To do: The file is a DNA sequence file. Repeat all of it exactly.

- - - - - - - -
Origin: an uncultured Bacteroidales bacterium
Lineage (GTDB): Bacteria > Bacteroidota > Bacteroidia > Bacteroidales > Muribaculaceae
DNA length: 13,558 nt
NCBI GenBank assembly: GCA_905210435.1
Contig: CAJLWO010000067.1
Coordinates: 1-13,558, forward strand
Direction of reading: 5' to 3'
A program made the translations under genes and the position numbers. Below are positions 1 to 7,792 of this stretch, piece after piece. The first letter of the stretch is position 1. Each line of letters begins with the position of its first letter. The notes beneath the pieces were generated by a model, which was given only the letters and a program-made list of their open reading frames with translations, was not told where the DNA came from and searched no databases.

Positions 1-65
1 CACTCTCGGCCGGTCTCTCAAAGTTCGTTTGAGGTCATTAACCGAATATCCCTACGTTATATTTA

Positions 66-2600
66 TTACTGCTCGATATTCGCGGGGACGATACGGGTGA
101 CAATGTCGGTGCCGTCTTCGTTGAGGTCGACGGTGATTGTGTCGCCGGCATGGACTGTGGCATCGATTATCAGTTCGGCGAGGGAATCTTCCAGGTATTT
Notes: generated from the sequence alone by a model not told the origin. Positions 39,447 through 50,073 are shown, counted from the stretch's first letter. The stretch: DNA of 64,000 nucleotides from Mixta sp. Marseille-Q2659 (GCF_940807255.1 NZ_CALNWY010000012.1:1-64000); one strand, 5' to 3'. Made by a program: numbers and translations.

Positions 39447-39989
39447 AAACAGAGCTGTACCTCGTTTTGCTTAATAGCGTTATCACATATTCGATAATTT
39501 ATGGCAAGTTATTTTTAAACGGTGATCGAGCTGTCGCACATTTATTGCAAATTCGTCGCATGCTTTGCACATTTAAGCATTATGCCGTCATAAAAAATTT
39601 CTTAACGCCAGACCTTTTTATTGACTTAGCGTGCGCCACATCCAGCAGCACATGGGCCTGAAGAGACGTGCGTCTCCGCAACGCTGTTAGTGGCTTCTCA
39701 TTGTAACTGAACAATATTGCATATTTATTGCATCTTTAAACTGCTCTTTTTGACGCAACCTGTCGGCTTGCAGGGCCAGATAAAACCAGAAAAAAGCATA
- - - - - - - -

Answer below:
Origin: an uncultured Bacteroidales bacterium
Lineage (GTDB): Bacteria > Bacteroidota > Bacteroidia > Bacteroidales > Muribaculaceae
DNA length: 13,558 nt
NCBI GenBank assembly: GCA_905210435.1
Contig: CAJLWO010000067.1
Coordinates: 1-13,558, forward strand
Direction of reading: 5' to 3'
A program made the translations under genes and the position numbers. Below are positions 1 to 7,792 of this stretch, piece after piece. The first letter of the stretch is position 1. Each line of letters begins with the position of its first letter. The notes beneath the pieces were generated by a model, which was given only the letters and a program-made list of their open reading frames with translations, was not told where the DNA came from and searched no databases.

Positions 1-65
1 CACTCTCGGCCGGTCTCTCAAAGTTCGTTTGAGGTCATTAACCGAATATCCCTACGTTATATTTA

Positions 66-2600
66 TTACTGCTCGATATTCGCGGGGACGATACGGGTGA
101 CAATGTCGGTGCCGTCTTCGTTGAGGTCGACGGTGATTGTGTCGCCGGCATGGACTGTGGCATCGATTATCAGTTCGGCGAGGGAATCTTCCAGGTATTT
Notes: generated from the sequence alone by a model not told the origin. Positions 39,447 through 50,073 are shown, counted from the stretch's first letter. The stretch: DNA of 64,000 nucleotides from Mixta sp. Marseille-Q2659 (GCF_940807255.1 NZ_CALNWY010000012.1:1-64000); one strand, 5' to 3'. Made by a program: numbers and translations.

Positions 39447-39989
39447 AAACAGAGCTGTACCTCGTTTTGCTTAATAGCGTTATCACATATTCGATAATTT
39501 ATGGCAAGTTATTTTTAAACGGTGATCGAGCTGTCGCACATTTATTGCAAATTCGTCGCATGCTTTGCACATTTAAGCATTATGCCGTCATAAAAAATTT
39601 CTTAACGCCAGACCTTTTTATTGACTTAGCGTGCGCCACATCCAGCAGCACATGGGCCTGAAGAGACGTGCGTCTCCGCAACGCTGTTAGTGGCTTCTCA
39701 TTGTAACTGAACAATATTGCATATTTATTGCATCTTTAAACTGCTCTTTTTGACGCAACCTGTCGGCTTGCAGGGCCAGATAAAACCAGAAAAAAGCATA